Toyota Slow Roll into Bevs

Toyota is the world’s largest carmaker, selling everything from internal combustion engines to electric cars, but its all-electric approach has lagged behind other manufacturers such as GM, Hyundai, Kia, Volkswagen, Audi, and others. Toyota’s senior executive, Akio Toyoda, has already expressed his reservations regarding battery-electric vehicles (while spreading false information using the rhetoric that oil companies use).

According to the Wall Street Journal, Toyoda criticized EVs as “overhyped” during his annual year-end address to the Japan Automobile Manufacturers Association in December 2020, and said that the transition from gasoline to electric cars could result in the loss of millions of jobs and the collapse of the automobile industry. 

His remarks were addressed primarily at the Japanese government at the time, which was considering prohibiting the sale of gasoline automobiles by mid-2030, following similar prohibitions in California, Quebec, and Washington State. Despite Toyoda’s statements, the restriction in Japan was eventually repealed, albeit hybrids were still allowed to be marketed.

According to the Times of London, Toyota has threatened to drop out of U.K. production over the country’s net-zero goals. The issue at hand is the United Kingdom’s green regulations, which Toyota wants “watered down” so it won’t have to pay substantial fines if it doesn’t meet the country’s standards for battery and hybrid car sales. While vehemently opposing the much-touted shift to battery-electric vehicles may appear to be an odd strategy for a business like Toyota, a deeper examination reveals that some of it is well-founded, given the world’s limited resources for producing enough battery-electric vehicles.

At the same time, it’s worth noting that a lot of the hype around Toyota’s battery-electric vehicles is purely promotional. The business has continued to promote its “Beyond Zero” (bZ) goals and has also attempted to bring alternative fuel vehicles into consumers’ hands, such as the excellent hydrogen-hybrid-powered Toyota Mirai. Toyota understands that there isn’t enough lithium in the world to replace all of the ICE engines in the hands of its consumers. In their current form (powered by lithium-ion batteries), battery-electric cars are just not a feasible replacement for all ICE-powered vehicles on the road today, much alone only those owned by Toyota customers.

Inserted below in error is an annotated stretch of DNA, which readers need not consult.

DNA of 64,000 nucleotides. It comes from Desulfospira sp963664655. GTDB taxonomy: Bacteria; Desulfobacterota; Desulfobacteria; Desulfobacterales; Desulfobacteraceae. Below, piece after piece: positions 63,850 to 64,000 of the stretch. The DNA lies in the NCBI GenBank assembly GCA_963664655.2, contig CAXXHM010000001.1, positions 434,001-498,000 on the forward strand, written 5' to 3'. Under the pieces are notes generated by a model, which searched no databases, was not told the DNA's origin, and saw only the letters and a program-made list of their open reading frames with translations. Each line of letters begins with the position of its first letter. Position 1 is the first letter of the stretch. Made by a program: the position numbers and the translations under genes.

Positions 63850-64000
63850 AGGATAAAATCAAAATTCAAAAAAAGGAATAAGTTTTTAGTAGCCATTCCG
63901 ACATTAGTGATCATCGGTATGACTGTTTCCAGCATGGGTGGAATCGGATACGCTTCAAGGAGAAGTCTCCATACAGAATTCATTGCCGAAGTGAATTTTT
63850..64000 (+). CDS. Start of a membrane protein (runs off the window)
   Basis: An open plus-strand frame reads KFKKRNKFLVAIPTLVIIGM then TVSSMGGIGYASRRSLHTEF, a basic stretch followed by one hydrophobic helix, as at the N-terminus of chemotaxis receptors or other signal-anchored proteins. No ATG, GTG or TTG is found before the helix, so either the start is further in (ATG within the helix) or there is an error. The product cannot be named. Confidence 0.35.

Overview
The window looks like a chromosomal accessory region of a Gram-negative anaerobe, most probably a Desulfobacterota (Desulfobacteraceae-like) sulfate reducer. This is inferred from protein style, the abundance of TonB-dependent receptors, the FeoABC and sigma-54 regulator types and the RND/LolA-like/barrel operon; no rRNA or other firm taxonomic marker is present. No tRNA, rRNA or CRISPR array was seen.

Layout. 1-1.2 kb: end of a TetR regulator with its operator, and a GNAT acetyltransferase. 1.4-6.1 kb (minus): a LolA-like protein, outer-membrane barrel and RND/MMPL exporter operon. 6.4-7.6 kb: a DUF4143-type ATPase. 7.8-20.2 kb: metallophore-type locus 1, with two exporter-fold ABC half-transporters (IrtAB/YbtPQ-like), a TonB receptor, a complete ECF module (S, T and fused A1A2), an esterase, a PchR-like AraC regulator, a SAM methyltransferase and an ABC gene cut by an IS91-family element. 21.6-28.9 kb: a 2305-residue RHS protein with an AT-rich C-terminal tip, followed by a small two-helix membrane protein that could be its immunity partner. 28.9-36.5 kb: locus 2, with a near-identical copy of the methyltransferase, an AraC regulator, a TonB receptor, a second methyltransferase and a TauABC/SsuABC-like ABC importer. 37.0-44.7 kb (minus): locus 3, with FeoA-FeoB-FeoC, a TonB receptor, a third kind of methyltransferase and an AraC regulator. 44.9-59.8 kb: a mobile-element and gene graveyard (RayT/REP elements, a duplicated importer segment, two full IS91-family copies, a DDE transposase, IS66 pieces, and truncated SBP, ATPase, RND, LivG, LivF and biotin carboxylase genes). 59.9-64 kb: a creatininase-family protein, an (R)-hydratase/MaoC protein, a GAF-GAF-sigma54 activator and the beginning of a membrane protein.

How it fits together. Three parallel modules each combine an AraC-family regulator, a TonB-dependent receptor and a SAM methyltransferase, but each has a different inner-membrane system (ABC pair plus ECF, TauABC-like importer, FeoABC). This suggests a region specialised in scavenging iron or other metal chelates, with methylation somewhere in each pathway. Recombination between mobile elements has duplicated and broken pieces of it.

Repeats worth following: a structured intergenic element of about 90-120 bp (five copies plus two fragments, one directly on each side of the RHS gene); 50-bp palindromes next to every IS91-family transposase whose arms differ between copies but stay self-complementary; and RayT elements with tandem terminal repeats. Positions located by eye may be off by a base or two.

That’s why the Toyota bZ4X for 2023 makes sense. The vehicle provides a way for Toyota customers to get into an all-electric crossover built by a company known for reliability and safety, while Toyota continues to leave room for the development and adoption of alternative powertrains that do not require the use of all of the world’s rare-earth elements and allow the company to meet the growing global pressure to become more environmentally friendly.

Is the Toyota bZ4X, on the other hand, a compelling enough product to entice customers to buy the company’s first battery-electric vehicle? On the first drive: No way. With the bZ4X’s price, architecture, and confusing statements from Toyota’s top executives about the future of alternative powertrains in cars, it appears the bZ4X is more of a marketing ploy than anything else. We’ll have to wait and watch if people are prepared to put their money where their mouth is and buy into that marketing pitch.